While the problem is daunting, solutions are possible. “I have been working on information technology for more than 20 years, and that is why I’m paranoid,” Kaspersky declares. “Yet, I am still optimistic. We will survive.”
Expected attacks on the critical infrastructure will bring better measures by governments, he continues. These measures will include incorporating a better level of resilience—“to make systems more immune,” he suggests.
However, achieving this security will require redesigning many applications and systems, Kaspersky says. Many of these systems were built two or three decades ago—some industrial systems still use MS-DOS as their operating system, he points out. In addition to the complexity of a total redesign, a shortage of information security engineers poses a challenge.
Better architectures alone will not be sufficient, he adds. Improved security will require better education among users, government control of standards and intelligence—“being able to recognize the bad guys before they press the button.” Effective cyberintelligence will require cooperation among governments, including nontraditional allies, he offers.
Kaspersky is not optimistic about defense by cyber counterforce. The difficulty of attribution is a major challenge to digital retaliation. A rapid counterstrike is more likely to hit the wrong target than the correct one, and it would not be able to do any lasting damage to the attacker.
To defend against attacks on the information technology critical infrastructure, large organizations should vary their operating systems, Kaspersky offers. The first victims tend to be companies that employ monoculture information technology. He cites Saudi Aramco, which used the same operating system for its workstations, servers and backups. If the firm had employed backups with a different operating system, even if only for a few backup elements, its data would not have been wiped clean throughout the entire system, including all the backups.
He also recommends having a different backup network. It need not be as powerful as the main network, but it should be able to perform at least the most critical operations if the main network is down. “Military jets, submarines, even commercial jetliners all have some kind of redundant system,” he points out.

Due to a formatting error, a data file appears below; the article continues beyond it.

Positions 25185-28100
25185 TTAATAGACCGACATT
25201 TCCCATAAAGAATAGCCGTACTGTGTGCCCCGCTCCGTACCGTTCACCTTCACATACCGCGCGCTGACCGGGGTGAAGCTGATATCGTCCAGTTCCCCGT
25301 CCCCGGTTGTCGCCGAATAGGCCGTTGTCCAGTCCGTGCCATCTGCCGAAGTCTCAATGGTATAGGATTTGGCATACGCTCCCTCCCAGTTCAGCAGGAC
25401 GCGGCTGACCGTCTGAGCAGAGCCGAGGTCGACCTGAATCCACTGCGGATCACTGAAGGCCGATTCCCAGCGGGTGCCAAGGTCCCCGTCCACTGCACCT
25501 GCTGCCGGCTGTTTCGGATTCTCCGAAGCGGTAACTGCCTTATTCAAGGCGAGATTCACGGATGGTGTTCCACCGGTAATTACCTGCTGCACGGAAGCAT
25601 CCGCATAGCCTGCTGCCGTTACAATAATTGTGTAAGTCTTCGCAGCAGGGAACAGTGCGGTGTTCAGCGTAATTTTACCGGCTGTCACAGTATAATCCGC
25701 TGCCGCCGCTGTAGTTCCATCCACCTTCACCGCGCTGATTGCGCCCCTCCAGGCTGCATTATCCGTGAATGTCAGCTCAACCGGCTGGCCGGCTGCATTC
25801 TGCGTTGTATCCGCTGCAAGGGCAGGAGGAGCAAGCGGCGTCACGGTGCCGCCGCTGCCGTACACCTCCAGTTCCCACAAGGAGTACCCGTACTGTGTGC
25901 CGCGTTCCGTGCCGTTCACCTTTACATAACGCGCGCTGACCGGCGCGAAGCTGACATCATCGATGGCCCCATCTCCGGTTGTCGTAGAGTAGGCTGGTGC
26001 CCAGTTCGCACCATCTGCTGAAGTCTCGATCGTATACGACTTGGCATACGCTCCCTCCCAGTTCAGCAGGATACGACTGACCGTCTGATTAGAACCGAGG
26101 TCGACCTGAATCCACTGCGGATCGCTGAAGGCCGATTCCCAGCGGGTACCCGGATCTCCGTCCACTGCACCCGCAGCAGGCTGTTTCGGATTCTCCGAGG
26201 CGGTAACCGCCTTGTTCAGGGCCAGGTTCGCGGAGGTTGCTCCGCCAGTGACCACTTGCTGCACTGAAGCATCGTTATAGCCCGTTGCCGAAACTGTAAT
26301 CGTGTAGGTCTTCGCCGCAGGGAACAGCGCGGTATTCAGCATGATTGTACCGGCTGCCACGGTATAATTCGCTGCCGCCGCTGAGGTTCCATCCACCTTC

Critical industrial infrastructure systems should either have extremely limited access to the Internet or be totally disconnected from it, Kaspersky states. The limited Internet access should be only for a specific task that must be performed via the Internet. And, data should flow through different operating systems from the perimeter. A Microsoft Windows operating system should have a Linux machine on the perimeter to filter out Windows-targeted malware.
These systems also should employ only trusted applications instead of endpoint solutions, he adds. The only exceptions would be applications installed by a trusted updater. For example, a cybermarauder can bypass Linux protection by using a Linux-plus-Windows worm, Kaspersky says.
Other threats can menace an industrial system. Kaspersky cites a case in which his company was developing a SCADA system with embedded security for Russian power plants. When the firm checked out the computer that was being used to develop the SCADA software—containing all the SCADA data and all the SCADA source code—its experts found a Chinese backdoor embedded in the computer. The very system being used to develop the power plant control systems was infected.
“It’s not just that they had access to all the SCADA system information about the [plant elements],” Kaspersky points out. “They were able to modify the source code.”
The best solution for industrial security is a true, secure operating system that is “written from scratch with security as a main idea,” he offers. This is the best way to protect the critical industrial infrastructure.
On the other hand, Kaspersky has no idea how to protect telecommunications. A worst-case scenario might be an attack on a mobile network in which 100,000 smartphones all start dialing random telephone numbers. This scenario would be relatively inexpensive to carry out, he states.
Some smartphone vulnerability may lie in the host computer. When a smartphone user synchronizes a smartphone on his or her home computer, malware from that computer can transfer to the phone. Kaspersky relates that a Chinese cyberattack on the Dalai Lama’s staff lifted information from a smartphone via malware on the synchronizing computer.
Telecommunications network managers may be able to see a problem is arising in the same manner that an earthquake gives an indication of a possible tsunami. Sensors in mobile phones and the Internet might be able to provide that type of alert, but an attack still cannot be stopped. “Pray,” he suggests.